ISTANBUL (Reuters) - Sudanese President Omar Hassan al-Bashir pulled out of an Islamic summit in Istanbul on Sunday -- a trip that the European Union had objected to because of his indictment by the International Criminal Court (ICC) .
Bashir, against whom the ICC has issued an arrest warrant for crimes against humanity in Sudan's Darfur region, had announced plans to attend a meeting of the Organization of the Islamic Conference (OIC) on Monday.
Sudan's state news agency Suna reported that Bashir had postponed his trip to return to Khartoum to discuss a deadlock over election laws with his coalition partners, the former southern rebel Sudan People's Liberation Movement.
Turkey, which has deepened economic ties with Sudan, has not ratified the statute that established the ICC and had said it had no plans to arrest Bashir.
But the mainly Muslim country, which is seeking EU membership, had come under pressure from Brussels to drop Bashir from the guest list.
International Crisis Group analyst Fouad Hikmat said the decision showed how much the ICC warrant had hindered Bashir's movements.
"I don't think he'll be able to venture out beyond the immediate neighborhood, or maybe the Gulf. His people don't want to take any risks. Once he's in international airspace, he is in no man's land," he told Reuters.
Earlier, in comments reported by the state-run Anatolian news agency, Turkish Prime Minister Tayyip Erdogan had denied that Bashir was responsible for genocide in Darfur and said he would be more comfortable talking to Bashir than to Israeli Prime Minister Benjamin Netanyahu.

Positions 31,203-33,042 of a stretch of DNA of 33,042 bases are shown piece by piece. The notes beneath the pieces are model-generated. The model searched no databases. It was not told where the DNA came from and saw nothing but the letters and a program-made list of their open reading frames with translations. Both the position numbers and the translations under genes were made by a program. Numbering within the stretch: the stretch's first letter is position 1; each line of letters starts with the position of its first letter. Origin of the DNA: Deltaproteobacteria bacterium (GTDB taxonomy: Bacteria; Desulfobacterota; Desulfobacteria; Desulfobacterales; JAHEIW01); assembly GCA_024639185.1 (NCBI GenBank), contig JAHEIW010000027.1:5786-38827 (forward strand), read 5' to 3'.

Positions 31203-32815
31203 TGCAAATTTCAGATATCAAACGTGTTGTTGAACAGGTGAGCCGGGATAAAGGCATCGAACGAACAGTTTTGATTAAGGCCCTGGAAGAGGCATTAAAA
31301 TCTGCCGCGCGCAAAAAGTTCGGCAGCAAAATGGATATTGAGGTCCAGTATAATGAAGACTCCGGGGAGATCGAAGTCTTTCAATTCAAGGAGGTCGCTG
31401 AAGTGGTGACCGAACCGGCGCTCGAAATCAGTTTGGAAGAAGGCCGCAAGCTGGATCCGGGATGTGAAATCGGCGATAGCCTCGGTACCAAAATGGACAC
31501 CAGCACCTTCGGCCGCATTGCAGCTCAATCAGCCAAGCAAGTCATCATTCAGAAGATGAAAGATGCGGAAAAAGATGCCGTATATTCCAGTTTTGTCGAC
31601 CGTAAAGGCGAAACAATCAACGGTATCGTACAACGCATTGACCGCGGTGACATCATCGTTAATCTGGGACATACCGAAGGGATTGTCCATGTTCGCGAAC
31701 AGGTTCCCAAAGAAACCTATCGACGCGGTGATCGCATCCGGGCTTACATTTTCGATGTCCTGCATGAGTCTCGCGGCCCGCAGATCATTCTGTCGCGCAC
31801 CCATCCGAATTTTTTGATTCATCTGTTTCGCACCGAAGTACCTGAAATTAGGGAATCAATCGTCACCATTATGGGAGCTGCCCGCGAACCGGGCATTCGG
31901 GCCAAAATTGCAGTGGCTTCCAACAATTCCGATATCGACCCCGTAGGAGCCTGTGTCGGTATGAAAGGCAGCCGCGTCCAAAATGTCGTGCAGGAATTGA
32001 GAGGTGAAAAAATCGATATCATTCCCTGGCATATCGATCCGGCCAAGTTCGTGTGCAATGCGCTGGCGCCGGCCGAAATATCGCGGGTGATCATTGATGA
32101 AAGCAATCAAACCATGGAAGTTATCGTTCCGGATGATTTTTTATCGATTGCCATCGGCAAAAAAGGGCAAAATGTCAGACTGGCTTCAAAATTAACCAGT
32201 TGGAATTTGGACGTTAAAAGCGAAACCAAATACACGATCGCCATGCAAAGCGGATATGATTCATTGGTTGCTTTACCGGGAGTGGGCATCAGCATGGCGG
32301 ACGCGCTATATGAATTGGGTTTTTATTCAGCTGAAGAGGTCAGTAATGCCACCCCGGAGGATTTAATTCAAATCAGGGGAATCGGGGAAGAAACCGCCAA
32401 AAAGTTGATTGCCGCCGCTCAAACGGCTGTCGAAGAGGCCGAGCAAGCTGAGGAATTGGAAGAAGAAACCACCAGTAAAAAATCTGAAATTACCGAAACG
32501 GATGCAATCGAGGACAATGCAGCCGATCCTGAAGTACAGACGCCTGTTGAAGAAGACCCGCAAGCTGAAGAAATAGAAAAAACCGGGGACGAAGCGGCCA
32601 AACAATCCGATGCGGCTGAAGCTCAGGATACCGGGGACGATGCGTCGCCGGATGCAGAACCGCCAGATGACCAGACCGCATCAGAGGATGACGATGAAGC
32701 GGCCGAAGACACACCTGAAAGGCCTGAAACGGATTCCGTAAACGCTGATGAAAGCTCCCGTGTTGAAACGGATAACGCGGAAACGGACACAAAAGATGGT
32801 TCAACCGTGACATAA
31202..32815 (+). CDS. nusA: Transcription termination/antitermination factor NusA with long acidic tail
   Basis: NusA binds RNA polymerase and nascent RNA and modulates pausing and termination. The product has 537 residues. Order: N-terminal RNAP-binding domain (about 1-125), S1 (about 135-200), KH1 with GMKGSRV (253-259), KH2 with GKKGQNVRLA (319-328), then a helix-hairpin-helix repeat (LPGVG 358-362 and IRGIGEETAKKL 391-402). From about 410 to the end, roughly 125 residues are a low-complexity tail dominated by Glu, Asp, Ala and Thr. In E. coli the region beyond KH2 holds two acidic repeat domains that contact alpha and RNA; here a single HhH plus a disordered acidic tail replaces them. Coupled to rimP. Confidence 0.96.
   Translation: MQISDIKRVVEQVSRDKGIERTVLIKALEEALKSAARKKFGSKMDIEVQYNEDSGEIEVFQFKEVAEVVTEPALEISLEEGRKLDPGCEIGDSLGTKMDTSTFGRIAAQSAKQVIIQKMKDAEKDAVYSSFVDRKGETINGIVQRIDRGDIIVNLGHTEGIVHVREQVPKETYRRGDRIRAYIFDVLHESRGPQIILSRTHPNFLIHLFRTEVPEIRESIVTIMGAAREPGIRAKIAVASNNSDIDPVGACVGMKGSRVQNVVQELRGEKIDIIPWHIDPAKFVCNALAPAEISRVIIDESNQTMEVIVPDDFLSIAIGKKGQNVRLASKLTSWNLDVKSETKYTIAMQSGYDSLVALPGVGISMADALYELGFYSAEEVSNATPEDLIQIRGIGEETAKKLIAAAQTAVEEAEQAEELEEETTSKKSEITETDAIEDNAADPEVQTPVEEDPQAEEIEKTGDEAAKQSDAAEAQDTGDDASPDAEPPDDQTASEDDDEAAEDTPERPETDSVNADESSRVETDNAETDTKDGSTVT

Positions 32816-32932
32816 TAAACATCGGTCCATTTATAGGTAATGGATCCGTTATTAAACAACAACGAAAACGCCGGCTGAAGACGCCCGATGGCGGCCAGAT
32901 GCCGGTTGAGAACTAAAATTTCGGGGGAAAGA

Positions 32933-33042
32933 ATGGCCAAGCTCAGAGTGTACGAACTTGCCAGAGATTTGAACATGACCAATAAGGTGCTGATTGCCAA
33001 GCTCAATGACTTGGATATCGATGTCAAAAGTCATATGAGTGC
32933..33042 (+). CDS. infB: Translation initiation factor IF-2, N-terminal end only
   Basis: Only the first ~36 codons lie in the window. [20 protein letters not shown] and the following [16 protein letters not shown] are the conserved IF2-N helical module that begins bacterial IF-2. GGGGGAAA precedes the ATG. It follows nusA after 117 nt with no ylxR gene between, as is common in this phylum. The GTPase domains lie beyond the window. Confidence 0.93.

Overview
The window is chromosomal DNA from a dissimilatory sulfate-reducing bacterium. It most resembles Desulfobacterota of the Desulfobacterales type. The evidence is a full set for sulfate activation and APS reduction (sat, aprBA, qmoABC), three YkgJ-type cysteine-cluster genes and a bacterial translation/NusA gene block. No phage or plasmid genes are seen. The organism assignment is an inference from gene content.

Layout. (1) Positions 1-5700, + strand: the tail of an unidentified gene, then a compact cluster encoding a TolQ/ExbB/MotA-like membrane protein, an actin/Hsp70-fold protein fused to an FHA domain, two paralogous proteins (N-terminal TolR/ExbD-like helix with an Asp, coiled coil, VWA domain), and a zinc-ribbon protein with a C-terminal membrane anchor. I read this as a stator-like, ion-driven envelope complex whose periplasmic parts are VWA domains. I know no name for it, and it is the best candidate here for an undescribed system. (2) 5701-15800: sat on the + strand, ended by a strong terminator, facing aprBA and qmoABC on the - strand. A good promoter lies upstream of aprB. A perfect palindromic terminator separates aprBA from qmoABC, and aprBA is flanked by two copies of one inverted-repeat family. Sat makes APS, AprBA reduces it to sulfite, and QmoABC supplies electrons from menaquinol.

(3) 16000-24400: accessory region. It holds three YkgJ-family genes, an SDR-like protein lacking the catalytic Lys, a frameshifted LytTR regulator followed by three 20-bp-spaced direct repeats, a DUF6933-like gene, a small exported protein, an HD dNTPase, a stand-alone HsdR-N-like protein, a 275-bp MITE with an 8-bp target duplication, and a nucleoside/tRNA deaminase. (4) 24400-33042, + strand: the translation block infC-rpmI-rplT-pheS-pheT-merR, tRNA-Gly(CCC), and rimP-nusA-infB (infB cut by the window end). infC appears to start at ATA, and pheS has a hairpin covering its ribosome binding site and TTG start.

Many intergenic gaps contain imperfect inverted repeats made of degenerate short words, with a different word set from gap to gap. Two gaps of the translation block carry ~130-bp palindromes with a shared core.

"I wouldn't be able to speak with Netanyahu so comfortably but I would speak comfortably with Bashir. I say comfortably: "What you've done is wrong." And I would say it to his face. Why? Because a Muslim couldn't do such things. A Muslim could not commit genocide," Anatolian reported Erdogan as saying.
The ICC indicted Bashir in March on seven counts of war crimes and crimes against humanity, but stopped short of including a charge of genocide. The United Nations says as many as 300,000 people have been killed since conflict erupted in Darfur in 2003, although Sudan rejects that figure.
Erdogan's comments could further damage Turkey's already strained ties with Israel, which have worsened since Israel's December-January offensive in the Palestinian Gaza Strip.
The campaigning group Human Rights Watch had said that NATO member Turkey's international image would "plummet" if it did not bar Bashir.
Bashir has traveled to African countries since the ICC issued its arrest warrant in March.
Iran's anti-American president, Mahmoud Ahmadinejad, whose country is engaged in a standoff with the West over its nuclear program, arrived in Istanbul to attend the one-day meeting.
Afghan President Hamid Karzai, in his first trip abroad since his re-election was announced last week following a ballot marred by fraud, also arrived and held bilateral talks with Turkish President Abdullah Gul.
Western powers are seeking to exert pressure on Tehran for concessions on its nuclear program, and Ahmadinejad could use the summit to combat efforts to isolate the Islamic republic.
Reporting by Zerin Elci; Additional reporting by Alexandra Hudson and Daren Butler; Writing by Ibon Villelabeitia; Editing by Kevin Liffey